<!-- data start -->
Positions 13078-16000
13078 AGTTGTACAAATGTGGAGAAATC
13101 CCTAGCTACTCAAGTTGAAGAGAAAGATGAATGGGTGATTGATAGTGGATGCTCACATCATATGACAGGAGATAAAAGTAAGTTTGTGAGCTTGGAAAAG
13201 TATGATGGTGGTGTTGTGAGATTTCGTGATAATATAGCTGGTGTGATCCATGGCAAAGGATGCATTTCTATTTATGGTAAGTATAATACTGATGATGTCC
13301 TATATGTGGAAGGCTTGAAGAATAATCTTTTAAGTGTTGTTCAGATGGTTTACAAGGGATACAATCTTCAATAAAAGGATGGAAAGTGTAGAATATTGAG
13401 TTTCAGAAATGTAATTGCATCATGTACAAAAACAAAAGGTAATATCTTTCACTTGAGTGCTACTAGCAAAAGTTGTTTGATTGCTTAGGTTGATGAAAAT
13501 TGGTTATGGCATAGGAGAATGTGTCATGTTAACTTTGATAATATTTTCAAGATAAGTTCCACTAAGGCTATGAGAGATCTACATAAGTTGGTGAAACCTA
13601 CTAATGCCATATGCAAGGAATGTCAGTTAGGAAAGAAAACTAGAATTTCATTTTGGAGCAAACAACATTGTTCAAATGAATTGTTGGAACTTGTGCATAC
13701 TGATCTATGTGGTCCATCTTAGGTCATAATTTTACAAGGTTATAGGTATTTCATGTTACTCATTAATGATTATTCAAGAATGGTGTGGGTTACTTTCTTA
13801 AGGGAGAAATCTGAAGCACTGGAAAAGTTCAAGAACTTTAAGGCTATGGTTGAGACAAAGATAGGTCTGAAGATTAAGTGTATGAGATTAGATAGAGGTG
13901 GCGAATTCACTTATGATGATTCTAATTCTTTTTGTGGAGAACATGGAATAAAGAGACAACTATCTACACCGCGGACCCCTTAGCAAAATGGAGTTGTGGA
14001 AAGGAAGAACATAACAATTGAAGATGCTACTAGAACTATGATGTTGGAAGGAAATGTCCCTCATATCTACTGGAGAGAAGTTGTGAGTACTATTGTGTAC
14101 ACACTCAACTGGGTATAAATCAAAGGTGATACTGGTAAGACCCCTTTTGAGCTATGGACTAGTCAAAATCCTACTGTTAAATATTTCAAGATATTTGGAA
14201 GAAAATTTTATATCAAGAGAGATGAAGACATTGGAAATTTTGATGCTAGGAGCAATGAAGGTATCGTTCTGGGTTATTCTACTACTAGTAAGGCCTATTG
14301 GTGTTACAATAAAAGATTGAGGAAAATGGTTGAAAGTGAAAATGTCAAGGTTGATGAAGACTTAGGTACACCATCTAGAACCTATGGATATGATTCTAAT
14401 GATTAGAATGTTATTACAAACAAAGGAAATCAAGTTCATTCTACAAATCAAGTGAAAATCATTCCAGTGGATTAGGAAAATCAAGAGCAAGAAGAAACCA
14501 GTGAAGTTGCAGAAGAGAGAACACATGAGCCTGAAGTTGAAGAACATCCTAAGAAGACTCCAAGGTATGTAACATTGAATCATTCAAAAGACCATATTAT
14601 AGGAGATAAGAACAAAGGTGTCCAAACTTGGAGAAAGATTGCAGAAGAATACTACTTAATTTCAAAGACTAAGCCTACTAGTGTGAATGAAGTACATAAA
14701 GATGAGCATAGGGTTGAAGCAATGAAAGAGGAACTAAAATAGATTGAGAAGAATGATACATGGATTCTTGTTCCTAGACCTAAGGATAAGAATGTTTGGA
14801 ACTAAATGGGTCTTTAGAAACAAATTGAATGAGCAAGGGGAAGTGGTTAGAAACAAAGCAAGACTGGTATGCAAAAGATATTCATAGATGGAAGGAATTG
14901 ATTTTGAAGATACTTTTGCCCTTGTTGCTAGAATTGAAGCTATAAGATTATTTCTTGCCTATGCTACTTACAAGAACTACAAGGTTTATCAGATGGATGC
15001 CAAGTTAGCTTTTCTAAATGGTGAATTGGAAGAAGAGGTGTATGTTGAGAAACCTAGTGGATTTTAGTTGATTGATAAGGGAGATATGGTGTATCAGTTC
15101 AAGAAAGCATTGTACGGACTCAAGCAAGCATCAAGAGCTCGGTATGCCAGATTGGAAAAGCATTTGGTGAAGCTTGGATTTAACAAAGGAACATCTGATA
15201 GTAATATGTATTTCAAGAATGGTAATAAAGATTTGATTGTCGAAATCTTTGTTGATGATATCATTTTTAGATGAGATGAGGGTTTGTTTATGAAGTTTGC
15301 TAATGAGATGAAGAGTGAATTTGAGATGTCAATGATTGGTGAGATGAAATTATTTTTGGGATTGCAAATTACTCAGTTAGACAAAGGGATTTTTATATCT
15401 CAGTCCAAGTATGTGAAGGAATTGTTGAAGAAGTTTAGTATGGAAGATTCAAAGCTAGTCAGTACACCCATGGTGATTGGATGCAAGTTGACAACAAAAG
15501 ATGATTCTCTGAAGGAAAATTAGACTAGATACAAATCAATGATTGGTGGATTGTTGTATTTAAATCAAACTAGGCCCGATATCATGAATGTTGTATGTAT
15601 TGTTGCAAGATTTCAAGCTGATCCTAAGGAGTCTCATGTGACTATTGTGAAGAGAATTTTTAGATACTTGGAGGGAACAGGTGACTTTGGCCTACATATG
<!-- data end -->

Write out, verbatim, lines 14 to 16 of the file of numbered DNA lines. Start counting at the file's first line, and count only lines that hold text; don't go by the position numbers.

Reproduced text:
14201 GAAAATTTTATATCAAGAGAGATGAAGACATTGGAAATTTTGATGCTAGGAGCAATGAAGGTATCGTTCTGGGTTATTCTACTACTAGTAAGGCCTATTG
14301 GTGTTACAATAAAAGATTGAGGAAAATGGTTGAAAGTGAAAATGTCAAGGTTGATGAAGACTTAGGTACACCATCTAGAACCTATGGATATGATTCTAAT
14401 GATTAGAATGTTATTACAAACAAAGGAAATCAAGTTCATTCTACAAATCAAGTGAAAATCATTCCAGTGGATTAGGAAAATCAAGAGCAAGAAGAAACCA